Soft Acetone – 1L
Price With Taxes
- Brand: GSL
- Product Code: MM-ACETS1
- In stock
Soft acetone specially used to remove nail polish easily whithout damaging your nails, due to the glycerine action. Quantity: 1L Manufactur.. See More
.. See More
Soft acetone specially used to remove nail polish easily whithout damaging your nails, due to the glycerine action.
Manufacturer: GSL - Chemicals and Pharmaceuticals
Indications: Removes varnish without damaging the nails, thanks to the action of glycerin.
Ingredients: Acetone, water and glycerin
- Keep the container tightly closed in a ventilated place.
- Keep away from any flame, ignition source and / or electrostatic charge.
- Do not ingest or inhale.
- In case of ingestion or accident, immediately consult a doctor, or contact the CIAV (Telephone: 808250143).
- KEEP OUT OF THE REACH OF CHILDREN
- Toxic and flammable
Propanone, better known as acetone, is an organic compound with the chemical formula CH3 (CO) CH3. It is a colorless liquid with a characteristic odor. Evaporates easily, is flammable and soluble in water.
Acetone is produced mainly by processes of dehydrogenation or peroxidation of isopropanol alcohol. One of the ways to obtain acetone is by oxidizing the secondary alcohol 2-propanol (isopropanol), using a mixture of potassium dichromate (K2Cr2O7) or concentrated sulfuric acid (H2SO4).
Another method is to heat calcium acetate to 300 ° C:
Ca (C2H3O2) 2 → C3H6O + CaCO3
It is produced in various types of industries such as paper, plastic, pharmaceutical, cleaning, ink and similar products, chewing gum chemicals and wood. About 80% of acetone is produced as a co-product of phenol.
Acetone is used mainly as a solvent and as an intermediate in chemical production. The greatest uses are in the production of methyl methacrylate, methacrylic acid and superior methacrylates, bisphenol A, methyl ketone-isobutyl, medicines and pharmacological applications and as a solvent for coatings and cellulose acetate. There are also applications in the food industry as an extraction solvent for fats and oils, and as a precipitating agent for sugar and purifying starch.
Acetone is used as a solvent in enamels, paints and varnishes; in the extraction of oils and in the production of drugs. It is also used in the explosives industry as a smokeless powder gelatinizer (nitrocellulose) and as an initial chemical synthesis product, especially in the pharmaceutical industry.
An important industrial use of acetone involves its reaction with phenol, for the production of bisphenol A. Bisphenol A is an important component of many polymers such as polycarbonates, polyurethanes and epoxy resins.
Acetone is also used extensively for the safe transport of acetylene. Containers containing porous materials are initially filled with acetone followed by acetylene, which dissolves in acetone. One liter of acetone can dissolve about 250 liters of acetylene.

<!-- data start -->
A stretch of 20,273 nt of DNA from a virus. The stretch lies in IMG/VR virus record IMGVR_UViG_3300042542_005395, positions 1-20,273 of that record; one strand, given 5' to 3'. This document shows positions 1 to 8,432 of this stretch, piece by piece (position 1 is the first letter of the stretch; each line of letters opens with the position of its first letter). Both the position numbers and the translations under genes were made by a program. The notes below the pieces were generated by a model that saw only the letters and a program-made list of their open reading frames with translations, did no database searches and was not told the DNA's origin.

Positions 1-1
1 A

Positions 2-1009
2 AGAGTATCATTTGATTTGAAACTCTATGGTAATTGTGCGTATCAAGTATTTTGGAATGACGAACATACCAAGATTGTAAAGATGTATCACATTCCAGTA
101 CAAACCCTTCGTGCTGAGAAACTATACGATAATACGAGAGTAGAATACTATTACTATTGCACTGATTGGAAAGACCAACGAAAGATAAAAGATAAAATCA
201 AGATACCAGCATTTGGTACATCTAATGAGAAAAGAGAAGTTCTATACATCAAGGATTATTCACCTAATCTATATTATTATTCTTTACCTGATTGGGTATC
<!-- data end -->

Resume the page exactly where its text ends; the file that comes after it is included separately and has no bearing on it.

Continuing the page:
Acetone is often the primary (or only) component in removing nail polish, but today women use ethyl acetate to replace acetone for removing nail polish on their nails. They believe it is less harmful and harmful to nails and skin. Acetone is also used as a superglue remover. It can be used for polishing and cleaning epoxy and fiberglass resins. It is a strong solvent for most plastics and synthetic fibers.
Acetone was used in the manufacture of cordite. During World War I, a new process of producing acetone through fermentation was developed by Chaim Weizmann, to help the British war effort.
Acetone is also used as a drying agent, due to the ease with which it combines with water, and then evaporates. In addition, some car detergents, adhesives and carburetors also have acetone.
Small amounts of acetone are metabolically produced in the body, mainly from fat. In humans, putting on weight significantly increases endogenous acetone production. Acetone can be elevated in people with diabetes. Exposure to exogenous acetone can become chronic due to contamination of acetone in water, food (for example milk), or by air (acetone is volatile). Numerous cases of acute poisoning have been described.
Generally speaking, acetone is not a very toxic compound; it can, however, attack the lining of the mouth and can irritate and damage the skin. The most common types of accidents are domestic, due to acetone ingestion or inhalation, but other types can also occur, such as burns due to improper use of the product and intoxication accidents, which are not uncommon, which can lead to unconsciousness and death depending on the amount inhaled.
The long-term effects of exposure to acetone are well known from animal studies. Damage to the kidneys, liver, and nerves, increased congenital malformations, and reduced male reproductive capacity (only) occur in animals exposed in the long term. It is not known whether these same effects would be exhibited in humans.
Peculiarly, acetone has seizure effects in animal models of epilepsy, in the absence of toxicity, when administered in millimolar concentrations. It was considered that the ketogenic diet (high in fat, low in carbohydrates) used clinically to control drug resistance in children favors the elevation of acetone in the brain.
But the damage to acetone is no longer just for humans; the effects on the environment must also be taken into account. Both the aqueous form of the compound, and the vapors commonly produced by it, are highly flammable, thus combustion reactions are subject to happen.